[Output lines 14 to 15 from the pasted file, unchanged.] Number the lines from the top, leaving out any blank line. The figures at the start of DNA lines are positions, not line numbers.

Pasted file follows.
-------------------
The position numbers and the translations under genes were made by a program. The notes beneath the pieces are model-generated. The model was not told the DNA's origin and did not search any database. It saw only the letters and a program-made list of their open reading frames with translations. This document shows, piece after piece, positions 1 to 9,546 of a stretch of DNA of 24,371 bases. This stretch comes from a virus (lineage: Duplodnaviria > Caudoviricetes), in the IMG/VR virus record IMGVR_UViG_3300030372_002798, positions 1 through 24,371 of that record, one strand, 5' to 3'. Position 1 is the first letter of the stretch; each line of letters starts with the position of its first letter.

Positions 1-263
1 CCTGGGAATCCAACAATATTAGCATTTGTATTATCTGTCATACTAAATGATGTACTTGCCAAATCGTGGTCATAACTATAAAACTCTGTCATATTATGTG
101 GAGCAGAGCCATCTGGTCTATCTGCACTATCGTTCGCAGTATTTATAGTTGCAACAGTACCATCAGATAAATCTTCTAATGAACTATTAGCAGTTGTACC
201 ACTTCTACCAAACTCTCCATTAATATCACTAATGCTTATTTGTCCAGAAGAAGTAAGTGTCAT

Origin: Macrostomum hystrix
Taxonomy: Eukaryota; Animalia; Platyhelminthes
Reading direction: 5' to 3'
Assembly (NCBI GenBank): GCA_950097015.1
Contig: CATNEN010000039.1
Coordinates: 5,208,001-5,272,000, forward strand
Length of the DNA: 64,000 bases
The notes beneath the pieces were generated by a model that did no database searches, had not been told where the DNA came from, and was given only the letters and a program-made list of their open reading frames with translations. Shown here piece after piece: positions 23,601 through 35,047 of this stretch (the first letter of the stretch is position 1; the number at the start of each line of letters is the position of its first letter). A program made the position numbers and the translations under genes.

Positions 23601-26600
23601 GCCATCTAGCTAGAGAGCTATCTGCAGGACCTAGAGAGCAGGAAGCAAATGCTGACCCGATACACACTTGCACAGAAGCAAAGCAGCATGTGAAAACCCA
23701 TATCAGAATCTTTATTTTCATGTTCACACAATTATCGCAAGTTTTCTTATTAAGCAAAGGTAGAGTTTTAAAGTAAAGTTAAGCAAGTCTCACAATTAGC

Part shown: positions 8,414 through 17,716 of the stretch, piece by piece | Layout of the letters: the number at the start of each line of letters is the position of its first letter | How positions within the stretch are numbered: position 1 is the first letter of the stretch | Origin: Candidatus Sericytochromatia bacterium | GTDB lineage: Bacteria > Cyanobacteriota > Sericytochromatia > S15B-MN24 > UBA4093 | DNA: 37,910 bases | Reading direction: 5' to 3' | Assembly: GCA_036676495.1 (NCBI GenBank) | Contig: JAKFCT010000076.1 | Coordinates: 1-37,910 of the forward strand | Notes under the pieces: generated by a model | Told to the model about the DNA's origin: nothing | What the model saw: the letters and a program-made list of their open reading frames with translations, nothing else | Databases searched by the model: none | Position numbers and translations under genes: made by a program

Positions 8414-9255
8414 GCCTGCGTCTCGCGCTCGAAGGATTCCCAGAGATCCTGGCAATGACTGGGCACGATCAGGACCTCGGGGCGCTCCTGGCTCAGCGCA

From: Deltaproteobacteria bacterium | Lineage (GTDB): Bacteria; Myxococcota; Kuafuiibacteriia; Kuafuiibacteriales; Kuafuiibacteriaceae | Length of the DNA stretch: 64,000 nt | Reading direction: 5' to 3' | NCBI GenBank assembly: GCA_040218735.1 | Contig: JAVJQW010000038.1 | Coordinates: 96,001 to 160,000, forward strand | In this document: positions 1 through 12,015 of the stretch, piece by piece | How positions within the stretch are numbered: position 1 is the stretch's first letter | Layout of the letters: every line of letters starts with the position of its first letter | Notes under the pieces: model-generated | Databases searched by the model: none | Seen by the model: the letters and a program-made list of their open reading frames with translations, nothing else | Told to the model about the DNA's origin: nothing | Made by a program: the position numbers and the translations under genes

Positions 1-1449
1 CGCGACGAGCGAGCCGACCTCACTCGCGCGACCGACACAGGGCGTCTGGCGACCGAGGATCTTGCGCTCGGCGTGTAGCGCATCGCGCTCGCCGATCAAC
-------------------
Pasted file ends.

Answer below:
Positions 23601-26600
23601 GCCATCTAGCTAGAGAGCTATCTGCAGGACCTAGAGAGCAGGAAGCAAATGCTGACCCGATACACACTTGCACAGAAGCAAAGCAGCATGTGAAAACCCA